Healx Raises $10M to Speed Therapy Discovery for Batten, Other Rare Diseases

Healx Raises $10M to Speed Therapy Discovery for Batten, Other Rare Diseases

Healx has raised $10 million to accelerate therapy discovery for rare diseases, including Batten disease.  The company uses artificial intelligence, pharmacology expertise, and patient engagement in an effort to give those with rare diseases a better quality of life.

Balderton Capital, Europe’s major early-stage venture investor, led the financing round, which also included Jonathan Milner and Amadeus Capital Partners.

“Healx has a simple but profound goal: to transform the lives of rare disease patients. Our technology helps us find treatments where none currently exist,” Tim Guilliams, co-founder and CEO of Healx, said in a news release.

Nearly all rare diseases remain without approved treatments. Worldwide, one in every 20 people is affected by some type of rare disease.

Last year, the United States and Europe approved the first medicine to treat Batten disease, BioMarin’s Brineura, an enzyme replacement therapy. Still, the medicine is indicated only for children with a specific type of Batten disease known as CLN2 disease. It slows disease progression but does not provide a cure.

Historically, pharmaceutical companies have invested in so-called “blockbuster” drugs, which are used to treat large numbers of people without regard for individual differences among patients. To serve those with rare diseases, Healx is focusing on artificial intelligence (AI) to speed therapy discovery.

The company owns the AI platform HealNet, which runs machine learning methods to screen large-scale databases (literature, patents, clinical trials, disease symptoms, drug targets, and biological and chemical lab data) in a search for optimal matches between patients and treatments.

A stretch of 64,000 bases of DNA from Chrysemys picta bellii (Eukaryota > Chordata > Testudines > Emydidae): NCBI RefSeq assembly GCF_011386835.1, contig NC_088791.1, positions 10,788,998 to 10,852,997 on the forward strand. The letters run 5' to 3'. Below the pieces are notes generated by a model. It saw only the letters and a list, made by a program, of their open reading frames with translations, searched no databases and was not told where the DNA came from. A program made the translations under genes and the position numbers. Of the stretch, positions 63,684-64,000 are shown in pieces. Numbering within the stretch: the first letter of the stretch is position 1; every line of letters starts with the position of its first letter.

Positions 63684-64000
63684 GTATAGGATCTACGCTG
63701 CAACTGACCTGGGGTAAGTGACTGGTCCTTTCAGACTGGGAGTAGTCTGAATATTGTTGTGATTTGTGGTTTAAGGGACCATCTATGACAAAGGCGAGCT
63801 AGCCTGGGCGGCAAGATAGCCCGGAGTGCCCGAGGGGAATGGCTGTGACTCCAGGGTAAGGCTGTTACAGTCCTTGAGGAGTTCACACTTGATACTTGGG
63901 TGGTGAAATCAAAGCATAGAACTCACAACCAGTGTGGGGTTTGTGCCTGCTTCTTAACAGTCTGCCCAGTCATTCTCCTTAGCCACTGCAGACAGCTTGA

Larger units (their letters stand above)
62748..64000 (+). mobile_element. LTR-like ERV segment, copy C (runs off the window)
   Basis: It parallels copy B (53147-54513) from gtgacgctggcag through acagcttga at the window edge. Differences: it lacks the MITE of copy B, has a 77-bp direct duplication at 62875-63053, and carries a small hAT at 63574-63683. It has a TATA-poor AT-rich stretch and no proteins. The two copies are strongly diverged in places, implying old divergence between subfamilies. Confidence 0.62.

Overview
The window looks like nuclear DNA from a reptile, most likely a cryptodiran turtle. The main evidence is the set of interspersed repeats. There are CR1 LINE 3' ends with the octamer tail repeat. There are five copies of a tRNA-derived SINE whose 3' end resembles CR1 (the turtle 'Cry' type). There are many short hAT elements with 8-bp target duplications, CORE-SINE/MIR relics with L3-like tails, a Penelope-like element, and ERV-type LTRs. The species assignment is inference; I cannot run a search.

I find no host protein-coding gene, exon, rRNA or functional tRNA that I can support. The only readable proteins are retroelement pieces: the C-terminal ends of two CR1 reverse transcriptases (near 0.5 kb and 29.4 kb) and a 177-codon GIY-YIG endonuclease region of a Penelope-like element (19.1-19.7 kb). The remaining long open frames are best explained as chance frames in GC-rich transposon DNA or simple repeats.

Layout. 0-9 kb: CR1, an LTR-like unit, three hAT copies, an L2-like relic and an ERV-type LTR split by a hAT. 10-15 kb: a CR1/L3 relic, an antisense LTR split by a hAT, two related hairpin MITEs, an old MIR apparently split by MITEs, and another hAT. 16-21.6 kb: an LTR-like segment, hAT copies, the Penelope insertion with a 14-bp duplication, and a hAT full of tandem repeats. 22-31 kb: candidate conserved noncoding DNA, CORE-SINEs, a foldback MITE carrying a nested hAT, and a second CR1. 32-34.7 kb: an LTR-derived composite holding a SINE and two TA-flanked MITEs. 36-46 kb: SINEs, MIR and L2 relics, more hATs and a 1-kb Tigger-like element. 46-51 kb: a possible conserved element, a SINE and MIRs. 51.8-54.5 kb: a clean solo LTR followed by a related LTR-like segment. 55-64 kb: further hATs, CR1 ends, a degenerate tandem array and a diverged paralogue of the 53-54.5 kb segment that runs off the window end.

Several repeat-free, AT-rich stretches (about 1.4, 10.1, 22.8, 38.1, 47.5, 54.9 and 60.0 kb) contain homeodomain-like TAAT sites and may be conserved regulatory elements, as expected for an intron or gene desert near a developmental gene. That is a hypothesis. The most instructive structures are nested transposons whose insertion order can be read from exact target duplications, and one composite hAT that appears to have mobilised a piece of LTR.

The most promising candidates are reviewed by a panel of pharmacology experts to determine therapeutic strategies. Patient advocates, clinicians, and scientific curators also have input.

HealNet has also focused on finding new uses for existing medications, called drug repurposing, or their application in combination with other therapies. These strategies likely accelerate market entry, as existing medications require fewer trials. Laws such as the FDA’s Orphan Drug Act also help reduce the cost of rare disease therapy development.

“The traditional drug discovery process takes 10 to 15 years at a cost of $2 billion per new drug and with a failure rate of 95 percent — it’s broken, it’s slow, it’s high failure, and it’s not economic for rare diseases,” said David Brown, PhD, co-founder and chief scientific officer of Healx.

“However, today’s technology can change that and help 350 million underserved rare disease patients. Healx is showing that we can massively transform the rate of discovery of new medicines, reducing timelines and costs,” Brown said.

In a collaboration with the FRAXA Research Foundation, the company’s platform discovered a compound for fragile X syndrome that was ready for the clinic in less than 15 months and substantially reduced the cost of the drug’s development.

“Our proven approach is to start from existing drugs and apply artificial intelligence to niche disease populations, working with patient groups to accelerate treatment development,” Guilliams said. “Our success comes from our world-class multi-disciplinary team of experts, leveraging cutting-edge artificial intelligence techniques to cut the discovery-to-treatment time from years to months.”

Healx was founded in 2014 by Guilliams, a biochemical engineer and founder of the Cambridge Rare Disease Network; David Brown is the inventor of Viagra and former global head of drug discovery at Roche; and Andreas Bender is a lecturer and researcher at Cambridge University’s Centre for Molecular Informatics.

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